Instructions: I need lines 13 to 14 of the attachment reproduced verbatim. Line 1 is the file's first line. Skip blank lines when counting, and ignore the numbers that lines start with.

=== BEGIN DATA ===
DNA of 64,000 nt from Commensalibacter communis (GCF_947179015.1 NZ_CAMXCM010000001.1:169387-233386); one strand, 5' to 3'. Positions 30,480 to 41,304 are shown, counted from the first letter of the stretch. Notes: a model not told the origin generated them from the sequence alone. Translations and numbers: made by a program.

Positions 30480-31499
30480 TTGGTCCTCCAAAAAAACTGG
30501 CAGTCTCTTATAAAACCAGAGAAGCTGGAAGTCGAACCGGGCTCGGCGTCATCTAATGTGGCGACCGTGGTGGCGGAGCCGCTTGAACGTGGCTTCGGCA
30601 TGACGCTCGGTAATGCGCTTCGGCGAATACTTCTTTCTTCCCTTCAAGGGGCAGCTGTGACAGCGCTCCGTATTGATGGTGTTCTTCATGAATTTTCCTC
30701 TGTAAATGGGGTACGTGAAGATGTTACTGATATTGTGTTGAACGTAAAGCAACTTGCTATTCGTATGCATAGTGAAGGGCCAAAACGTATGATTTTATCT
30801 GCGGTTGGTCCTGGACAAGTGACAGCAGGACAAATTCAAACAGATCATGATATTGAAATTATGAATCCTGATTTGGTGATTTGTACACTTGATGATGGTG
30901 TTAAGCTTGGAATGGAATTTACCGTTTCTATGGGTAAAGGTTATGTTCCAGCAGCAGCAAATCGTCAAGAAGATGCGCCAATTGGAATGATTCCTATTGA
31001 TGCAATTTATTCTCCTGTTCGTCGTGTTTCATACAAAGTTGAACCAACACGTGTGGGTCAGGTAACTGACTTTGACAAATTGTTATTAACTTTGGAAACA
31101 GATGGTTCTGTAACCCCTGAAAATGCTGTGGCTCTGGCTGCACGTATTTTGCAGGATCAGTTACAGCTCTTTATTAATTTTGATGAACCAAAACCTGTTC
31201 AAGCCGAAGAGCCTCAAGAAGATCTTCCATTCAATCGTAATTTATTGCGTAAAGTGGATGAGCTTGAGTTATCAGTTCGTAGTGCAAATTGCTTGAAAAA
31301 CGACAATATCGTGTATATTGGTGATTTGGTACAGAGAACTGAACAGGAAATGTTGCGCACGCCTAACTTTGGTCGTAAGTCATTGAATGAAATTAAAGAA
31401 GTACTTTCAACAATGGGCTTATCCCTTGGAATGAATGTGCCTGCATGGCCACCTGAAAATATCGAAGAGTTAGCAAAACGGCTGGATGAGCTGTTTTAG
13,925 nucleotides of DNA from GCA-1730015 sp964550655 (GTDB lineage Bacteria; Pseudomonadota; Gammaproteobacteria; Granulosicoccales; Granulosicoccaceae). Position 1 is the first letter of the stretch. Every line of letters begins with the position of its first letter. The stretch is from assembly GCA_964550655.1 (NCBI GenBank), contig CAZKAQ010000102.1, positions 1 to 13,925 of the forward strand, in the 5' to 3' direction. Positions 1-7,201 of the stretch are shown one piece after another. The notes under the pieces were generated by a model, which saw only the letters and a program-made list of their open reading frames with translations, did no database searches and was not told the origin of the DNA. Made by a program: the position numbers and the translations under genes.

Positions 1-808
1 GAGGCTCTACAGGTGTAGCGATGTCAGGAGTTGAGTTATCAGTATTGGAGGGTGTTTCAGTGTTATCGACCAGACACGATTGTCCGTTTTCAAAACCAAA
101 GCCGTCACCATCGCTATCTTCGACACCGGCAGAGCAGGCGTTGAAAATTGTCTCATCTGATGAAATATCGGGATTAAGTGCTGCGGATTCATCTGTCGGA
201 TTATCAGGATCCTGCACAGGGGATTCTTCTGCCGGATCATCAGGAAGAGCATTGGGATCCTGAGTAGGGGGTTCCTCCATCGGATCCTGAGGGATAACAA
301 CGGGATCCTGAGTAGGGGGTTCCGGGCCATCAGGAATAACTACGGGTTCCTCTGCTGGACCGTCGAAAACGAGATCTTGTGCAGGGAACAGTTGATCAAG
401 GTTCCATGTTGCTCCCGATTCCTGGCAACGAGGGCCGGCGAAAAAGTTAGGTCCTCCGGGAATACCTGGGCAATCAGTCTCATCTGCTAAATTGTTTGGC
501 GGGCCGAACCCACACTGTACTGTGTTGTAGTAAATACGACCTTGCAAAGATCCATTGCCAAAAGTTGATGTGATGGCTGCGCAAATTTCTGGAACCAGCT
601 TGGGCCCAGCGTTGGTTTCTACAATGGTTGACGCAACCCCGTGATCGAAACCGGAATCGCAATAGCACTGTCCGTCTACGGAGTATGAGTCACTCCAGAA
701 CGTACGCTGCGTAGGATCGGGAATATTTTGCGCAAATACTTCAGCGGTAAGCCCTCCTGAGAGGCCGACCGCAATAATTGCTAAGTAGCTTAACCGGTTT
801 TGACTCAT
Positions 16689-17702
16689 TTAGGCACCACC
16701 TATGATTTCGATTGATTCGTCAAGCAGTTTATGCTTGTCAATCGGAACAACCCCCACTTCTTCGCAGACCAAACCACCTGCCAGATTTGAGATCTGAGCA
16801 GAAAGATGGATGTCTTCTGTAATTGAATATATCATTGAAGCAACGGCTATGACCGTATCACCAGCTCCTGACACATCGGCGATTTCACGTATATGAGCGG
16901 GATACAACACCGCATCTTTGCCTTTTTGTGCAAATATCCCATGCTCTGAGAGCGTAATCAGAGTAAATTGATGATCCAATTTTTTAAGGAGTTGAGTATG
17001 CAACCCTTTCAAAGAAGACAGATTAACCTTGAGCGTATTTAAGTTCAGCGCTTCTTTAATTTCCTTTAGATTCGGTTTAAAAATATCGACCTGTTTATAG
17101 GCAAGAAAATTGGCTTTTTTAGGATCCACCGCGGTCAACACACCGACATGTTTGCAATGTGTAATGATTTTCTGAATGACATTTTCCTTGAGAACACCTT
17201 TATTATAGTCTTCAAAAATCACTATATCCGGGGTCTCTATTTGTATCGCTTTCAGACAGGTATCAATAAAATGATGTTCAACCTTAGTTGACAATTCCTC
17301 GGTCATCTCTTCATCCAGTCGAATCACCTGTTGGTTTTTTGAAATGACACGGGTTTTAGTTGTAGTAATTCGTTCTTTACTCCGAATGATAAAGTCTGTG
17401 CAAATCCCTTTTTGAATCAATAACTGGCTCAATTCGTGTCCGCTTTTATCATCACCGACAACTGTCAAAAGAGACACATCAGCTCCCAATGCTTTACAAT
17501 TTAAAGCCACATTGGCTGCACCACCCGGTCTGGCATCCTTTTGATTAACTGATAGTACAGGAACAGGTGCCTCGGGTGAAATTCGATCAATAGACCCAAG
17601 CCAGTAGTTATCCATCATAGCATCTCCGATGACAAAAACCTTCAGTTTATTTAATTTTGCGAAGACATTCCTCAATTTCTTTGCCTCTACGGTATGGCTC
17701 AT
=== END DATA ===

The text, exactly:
31401 GTACTTTCAACAATGGGCTTATCCCTTGGAATGAATGTGCCTGCATGGCCACCTGAAAATATCGAAGAGTTAGCAAAACGGCTGGATGAGCTGTTTTAG
13,925 nucleotides of DNA from GCA-1730015 sp964550655 (GTDB lineage Bacteria; Pseudomonadota; Gammaproteobacteria; Granulosicoccales; Granulosicoccaceae). Position 1 is the first letter of the stretch. Every line of letters begins with the position of its first letter. The stretch is from assembly GCA_964550655.1 (NCBI GenBank), contig CAZKAQ010000102.1, positions 1 to 13,925 of the forward strand, in the 5' to 3' direction. Positions 1-7,201 of the stretch are shown one piece after another. The notes under the pieces were generated by a model, which saw only the letters and a program-made list of their open reading frames with translations, did no database searches and was not told the origin of the DNA. Made by a program: the position numbers and the translations under genes.